Merima Kljuco & Amira "Zumra" (World Village, 2010)
(Produced by Merima Kljuco)

Bosnian folk music is a little out of my fields of expertise, but this album by accordionist Merima Kljuco and the singer known as Amira is certainly a provocative, challenging set, full of off-kilter, arty arrangements and spooky, keening vocals... It is a "difficult listening" album, but rich with tradition while also decidedly modern and avant. This could fit in nicely with many styles -- haunting, old-school ambient, grating "noise" music, or with other European trad-experimentalists such as Portugal's Madredeus, or Hungary's Muszikas... It's weird and not for everybody, but the right listeners will definitely dig it.

Old Blind Dogs "Wherever Yet May Be" (Compass, 2010)
(Produced by Old Blind Dogs)

This top-flight Irish trad band takes a crossover-y turn, with hints of jam-band rock, Paul Brady-esque soft-pop, a smidge of country and bluegrass (with a dash of dobro on several songs) and a general sense of softening those craggy Celtic edges. It's not quite my kind of trad-folk, but listeners who are looking for bands that are breaking out of the confines of the old-school jigs'n'reels sound will probably appreciate where these guys are headed. Solid performances; just a matter of whether you like the style or not.

Septeto Nacional Ignacio Pineiro "Sin Rumba No Hay Son!" (World Village, 2010)
(Produced by Francisco David Oropesa Fernandes)

A richly satisfying set of traditional acoustic Cuban dance music in the son habanero style... The Septeto Nacional is one of Cuba's longest-lived ensembles: founded in 1927 by composer Ignacio Pineiro, it has survived through political upheavals and changing cultural tides, playing pure, old-school rumba music. This is the fourth generation of musicians to take on the Septeto Nacional's mantle, led by singer and musical director Eugenio Rodriguez Rodriguez, who also goes by the nickname "Raspa." Raspa is a magnificent vocalist, excelling in the shouted, exclamatory style of old-timers such as Beny More and Pio Leyva -- he sings with conviction and joy, buoyed by crisp percussion, sleek tres guitar and a sly trumpet. Fans will also want to take note of the guest vocals by Nacional's infrequent collaborator Bertha Portuondo, on a sizzling version of "La Mulata Rumbera," an old Ignacio Pineiro original. This is all great stuff, solidly in the true, authentic tradition. Recommended!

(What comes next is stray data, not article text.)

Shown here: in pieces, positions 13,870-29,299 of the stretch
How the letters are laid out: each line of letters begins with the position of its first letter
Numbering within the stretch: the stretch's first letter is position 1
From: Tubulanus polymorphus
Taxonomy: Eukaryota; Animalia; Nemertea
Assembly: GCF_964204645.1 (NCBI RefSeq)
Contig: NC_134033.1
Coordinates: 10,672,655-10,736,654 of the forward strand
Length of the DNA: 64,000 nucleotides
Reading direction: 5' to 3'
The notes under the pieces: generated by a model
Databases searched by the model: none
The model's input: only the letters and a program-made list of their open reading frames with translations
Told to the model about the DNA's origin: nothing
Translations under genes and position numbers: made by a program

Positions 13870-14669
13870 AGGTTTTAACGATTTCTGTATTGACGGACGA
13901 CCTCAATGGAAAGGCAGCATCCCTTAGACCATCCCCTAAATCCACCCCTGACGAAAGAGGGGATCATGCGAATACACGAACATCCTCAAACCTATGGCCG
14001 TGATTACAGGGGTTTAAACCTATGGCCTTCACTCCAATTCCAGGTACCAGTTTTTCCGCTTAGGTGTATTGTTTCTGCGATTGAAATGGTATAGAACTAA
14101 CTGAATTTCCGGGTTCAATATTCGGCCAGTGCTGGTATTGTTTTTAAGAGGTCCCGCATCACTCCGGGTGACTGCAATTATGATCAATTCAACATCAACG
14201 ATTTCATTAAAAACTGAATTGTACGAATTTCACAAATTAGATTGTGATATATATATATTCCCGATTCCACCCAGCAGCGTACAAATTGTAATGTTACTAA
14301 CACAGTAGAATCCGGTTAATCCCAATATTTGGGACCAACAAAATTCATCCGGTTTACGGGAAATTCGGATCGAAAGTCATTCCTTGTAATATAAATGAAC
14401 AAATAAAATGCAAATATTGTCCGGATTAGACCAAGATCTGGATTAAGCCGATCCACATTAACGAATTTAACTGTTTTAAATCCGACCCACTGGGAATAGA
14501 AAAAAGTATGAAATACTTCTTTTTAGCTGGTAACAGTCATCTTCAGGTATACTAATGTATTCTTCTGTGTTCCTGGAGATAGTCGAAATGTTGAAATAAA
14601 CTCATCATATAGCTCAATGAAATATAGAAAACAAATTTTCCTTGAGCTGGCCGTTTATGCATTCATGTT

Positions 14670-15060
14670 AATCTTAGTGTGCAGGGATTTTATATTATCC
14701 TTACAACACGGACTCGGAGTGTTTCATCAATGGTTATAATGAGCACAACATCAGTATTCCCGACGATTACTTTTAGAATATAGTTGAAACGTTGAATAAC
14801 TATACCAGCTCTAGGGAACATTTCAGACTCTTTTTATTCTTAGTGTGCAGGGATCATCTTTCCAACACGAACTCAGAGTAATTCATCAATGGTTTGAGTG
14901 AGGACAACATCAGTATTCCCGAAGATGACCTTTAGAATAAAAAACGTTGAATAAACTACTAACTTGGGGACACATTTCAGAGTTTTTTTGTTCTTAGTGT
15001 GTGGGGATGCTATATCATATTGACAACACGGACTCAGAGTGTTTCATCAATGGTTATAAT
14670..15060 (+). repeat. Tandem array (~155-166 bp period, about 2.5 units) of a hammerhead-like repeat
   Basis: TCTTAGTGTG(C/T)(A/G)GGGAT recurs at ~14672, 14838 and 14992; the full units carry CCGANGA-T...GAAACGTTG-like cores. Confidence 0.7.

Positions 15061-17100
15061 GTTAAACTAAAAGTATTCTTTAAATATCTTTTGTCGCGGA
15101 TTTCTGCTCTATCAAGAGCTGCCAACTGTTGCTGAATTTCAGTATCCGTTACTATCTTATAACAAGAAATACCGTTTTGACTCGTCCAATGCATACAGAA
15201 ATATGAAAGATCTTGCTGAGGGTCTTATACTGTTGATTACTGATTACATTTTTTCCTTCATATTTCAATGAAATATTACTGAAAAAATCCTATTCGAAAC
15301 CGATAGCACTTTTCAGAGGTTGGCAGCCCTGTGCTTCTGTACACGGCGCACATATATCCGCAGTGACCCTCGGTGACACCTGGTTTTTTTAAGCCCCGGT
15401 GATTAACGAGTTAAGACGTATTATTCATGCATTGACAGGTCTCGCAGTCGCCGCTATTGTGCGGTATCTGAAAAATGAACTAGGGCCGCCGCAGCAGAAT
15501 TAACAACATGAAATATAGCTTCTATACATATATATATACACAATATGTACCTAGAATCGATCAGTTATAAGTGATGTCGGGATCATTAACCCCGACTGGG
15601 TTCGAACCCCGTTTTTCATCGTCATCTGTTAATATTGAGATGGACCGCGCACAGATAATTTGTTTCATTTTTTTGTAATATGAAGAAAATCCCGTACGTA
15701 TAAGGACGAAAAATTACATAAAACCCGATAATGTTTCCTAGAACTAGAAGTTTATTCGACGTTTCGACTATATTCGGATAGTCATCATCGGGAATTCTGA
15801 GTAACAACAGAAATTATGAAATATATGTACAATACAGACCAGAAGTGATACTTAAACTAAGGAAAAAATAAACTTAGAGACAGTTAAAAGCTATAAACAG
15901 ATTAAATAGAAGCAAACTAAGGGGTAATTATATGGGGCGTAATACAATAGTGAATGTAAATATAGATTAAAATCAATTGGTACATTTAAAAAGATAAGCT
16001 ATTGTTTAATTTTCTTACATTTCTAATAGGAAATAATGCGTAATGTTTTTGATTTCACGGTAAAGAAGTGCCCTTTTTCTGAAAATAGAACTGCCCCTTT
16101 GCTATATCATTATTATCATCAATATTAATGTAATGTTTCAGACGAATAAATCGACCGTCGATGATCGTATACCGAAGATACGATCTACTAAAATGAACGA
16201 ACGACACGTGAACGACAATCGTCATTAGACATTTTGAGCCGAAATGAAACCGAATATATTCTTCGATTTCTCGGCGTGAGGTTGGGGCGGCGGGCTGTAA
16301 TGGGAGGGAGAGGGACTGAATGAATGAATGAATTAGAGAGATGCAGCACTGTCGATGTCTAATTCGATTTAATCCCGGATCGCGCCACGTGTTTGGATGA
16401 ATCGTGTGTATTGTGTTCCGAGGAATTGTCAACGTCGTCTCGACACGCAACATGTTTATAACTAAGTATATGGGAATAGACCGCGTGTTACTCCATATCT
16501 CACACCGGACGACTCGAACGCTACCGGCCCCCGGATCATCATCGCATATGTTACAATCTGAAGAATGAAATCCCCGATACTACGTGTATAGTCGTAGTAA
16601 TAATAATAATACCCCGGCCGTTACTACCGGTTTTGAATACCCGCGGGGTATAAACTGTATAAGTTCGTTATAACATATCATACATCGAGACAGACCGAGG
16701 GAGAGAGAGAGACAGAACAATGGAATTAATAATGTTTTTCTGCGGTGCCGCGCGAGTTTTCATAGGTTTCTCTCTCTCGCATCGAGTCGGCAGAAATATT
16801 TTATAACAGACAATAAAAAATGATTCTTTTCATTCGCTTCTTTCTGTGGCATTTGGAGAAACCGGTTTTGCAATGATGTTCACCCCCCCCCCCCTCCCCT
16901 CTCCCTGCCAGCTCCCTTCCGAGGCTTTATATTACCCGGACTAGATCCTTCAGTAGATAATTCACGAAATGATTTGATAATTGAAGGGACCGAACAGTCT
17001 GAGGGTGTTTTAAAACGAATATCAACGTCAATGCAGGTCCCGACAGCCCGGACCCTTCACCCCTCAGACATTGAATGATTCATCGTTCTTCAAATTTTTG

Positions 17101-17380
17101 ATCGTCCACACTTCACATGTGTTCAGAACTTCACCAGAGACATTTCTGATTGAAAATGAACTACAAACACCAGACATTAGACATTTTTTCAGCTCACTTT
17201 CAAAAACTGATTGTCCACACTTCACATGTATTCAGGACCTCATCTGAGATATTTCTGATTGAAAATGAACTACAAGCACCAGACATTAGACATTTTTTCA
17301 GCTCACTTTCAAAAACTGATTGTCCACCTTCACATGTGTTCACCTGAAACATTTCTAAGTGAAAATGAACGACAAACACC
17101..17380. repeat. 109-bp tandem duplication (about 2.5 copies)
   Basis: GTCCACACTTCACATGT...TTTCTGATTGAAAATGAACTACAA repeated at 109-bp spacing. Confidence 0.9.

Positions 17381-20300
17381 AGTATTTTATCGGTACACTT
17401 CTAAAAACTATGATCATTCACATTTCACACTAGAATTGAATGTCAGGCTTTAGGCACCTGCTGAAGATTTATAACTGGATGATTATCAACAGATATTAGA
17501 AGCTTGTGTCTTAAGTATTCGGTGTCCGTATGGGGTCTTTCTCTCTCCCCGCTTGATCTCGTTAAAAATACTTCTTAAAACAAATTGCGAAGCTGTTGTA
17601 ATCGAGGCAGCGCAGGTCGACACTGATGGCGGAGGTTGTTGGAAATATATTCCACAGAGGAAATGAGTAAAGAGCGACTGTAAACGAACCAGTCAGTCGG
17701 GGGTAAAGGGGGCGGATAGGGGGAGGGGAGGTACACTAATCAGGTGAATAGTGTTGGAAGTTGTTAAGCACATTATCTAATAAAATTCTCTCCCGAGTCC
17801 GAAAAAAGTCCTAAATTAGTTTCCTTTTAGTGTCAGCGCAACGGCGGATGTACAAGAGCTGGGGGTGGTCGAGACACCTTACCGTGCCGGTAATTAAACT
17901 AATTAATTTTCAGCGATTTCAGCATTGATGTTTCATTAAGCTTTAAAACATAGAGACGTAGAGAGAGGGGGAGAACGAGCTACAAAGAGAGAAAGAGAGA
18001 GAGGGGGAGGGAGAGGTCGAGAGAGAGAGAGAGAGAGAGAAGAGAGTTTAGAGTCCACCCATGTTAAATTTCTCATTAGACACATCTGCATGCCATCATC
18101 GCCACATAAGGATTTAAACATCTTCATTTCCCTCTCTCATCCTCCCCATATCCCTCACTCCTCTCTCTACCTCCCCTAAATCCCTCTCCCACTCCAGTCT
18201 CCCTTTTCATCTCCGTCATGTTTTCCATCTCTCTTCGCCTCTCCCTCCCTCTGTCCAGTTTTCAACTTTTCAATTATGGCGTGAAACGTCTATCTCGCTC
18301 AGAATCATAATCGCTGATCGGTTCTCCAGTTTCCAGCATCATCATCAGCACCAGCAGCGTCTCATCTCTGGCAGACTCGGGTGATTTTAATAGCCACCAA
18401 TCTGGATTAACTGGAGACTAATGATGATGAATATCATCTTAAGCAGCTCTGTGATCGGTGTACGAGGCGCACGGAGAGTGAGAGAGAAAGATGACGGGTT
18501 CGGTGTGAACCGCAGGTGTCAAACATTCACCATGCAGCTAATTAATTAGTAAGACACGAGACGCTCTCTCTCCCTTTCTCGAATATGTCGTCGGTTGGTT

Sharon Shannon "Saints And Scoundrels" (Compass, 2010)
(Produced by Sharon Shannon, Keith McDonnell & John Dunford)

If you put this record on for your average Celtic music fan (assuming there is such a thing) and didn't tell them anything about it, I doubt many listeners would guess that this was an album by Irish accordion wizard Sharon Shannon. A robust, lively mixture of styles, with lusty jug-band blues and rollicking roots-Americana -- along with a healthy dose of Celtic craic -- this album is a radical departure from most of Shannon's earlier work. Sure, the adventurous, acclaimed Ms. Shannon has never shied away from blending genres or stylistic experimentation, but this energetic, joyful set dips deep into the wellsprings of American country and blues, and really brings out a new side to her work. Guest artists include a group called The Cartoon Thieves, as well as Shane McGowan (of the Pogues) and Mike Scott and the Waterboys, who Shannon toured with for many years. It's quite a nice album, with a boisterousness and sense of fun that's completely infectious... Definitely worth checking out!

Solas "The Turning Tide" (Compass, 2010)